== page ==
CY: Is this country in dance fever with shows like Dancing with the Stars, So You Think You Can Dance, Dancelife, and movies like Stomp The Yard?
CY: Anything in particular you think why it’s so popular right now?
DS: “No. Coming from four years ago with You Got Served, it’s just people are starting to realize. Hip hop is very energetic and it’s fun and not anything to be afraid of. It’s something that gets you out of your seat and then now it’s like dances becoming cool. When things become cool everybody wants to be a part of it. I think that’s what it is now. We are in the cool era where dancing is the thing to do without looking a certain way to different people in different people’s eyes so dancing is cool right now.”
CY: With all the discussion towards the black community recently, I think this movie shows black men and women in a college environment where they are doing something productive with their lives and we don’t see enough of that side being portrayed through pop culture. Is that a fair statement?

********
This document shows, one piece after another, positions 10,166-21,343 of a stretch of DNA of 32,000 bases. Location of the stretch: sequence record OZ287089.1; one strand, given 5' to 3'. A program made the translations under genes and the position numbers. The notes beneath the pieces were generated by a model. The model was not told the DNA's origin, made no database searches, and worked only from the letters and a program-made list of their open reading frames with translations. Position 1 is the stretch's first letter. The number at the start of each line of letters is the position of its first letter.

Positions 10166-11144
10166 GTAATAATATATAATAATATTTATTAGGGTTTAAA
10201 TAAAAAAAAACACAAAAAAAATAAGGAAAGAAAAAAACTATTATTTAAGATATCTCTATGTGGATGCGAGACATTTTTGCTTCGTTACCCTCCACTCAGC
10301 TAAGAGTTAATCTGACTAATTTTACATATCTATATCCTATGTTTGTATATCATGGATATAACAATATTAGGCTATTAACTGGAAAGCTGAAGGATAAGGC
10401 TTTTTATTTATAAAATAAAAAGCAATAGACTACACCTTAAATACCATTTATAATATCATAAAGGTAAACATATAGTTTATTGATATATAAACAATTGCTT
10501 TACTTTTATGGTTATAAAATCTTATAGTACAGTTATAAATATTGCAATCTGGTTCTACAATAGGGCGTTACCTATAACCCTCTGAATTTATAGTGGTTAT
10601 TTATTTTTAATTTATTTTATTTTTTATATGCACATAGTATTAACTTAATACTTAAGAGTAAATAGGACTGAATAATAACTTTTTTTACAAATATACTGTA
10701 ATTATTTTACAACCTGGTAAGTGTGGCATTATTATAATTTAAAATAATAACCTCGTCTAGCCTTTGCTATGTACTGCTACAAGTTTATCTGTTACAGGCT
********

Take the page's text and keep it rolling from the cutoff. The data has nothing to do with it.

DS: “Yeah. That’s a very fair statement. That’s why this film was such a blessing and an honor to be a part of. The storyline gave you something else to look forward to. It just didn’t give you the negative of the ghetto life and stuff like that. It just showed individuals getting into a different realm of life and finding a different brotherhood to build up, a more positive way to exert energy.”
CY: What is the key to being a successful choreographer?
DS: “The key to being a successful choreographer is pretty much stay on top of the game. I keep my ear to the streets, what’s new, what’s out, and really be versatile. I have changed just from hip hop choreographer to I am trying to master the art of movement. I am just trying to stay on top of it in that matter.”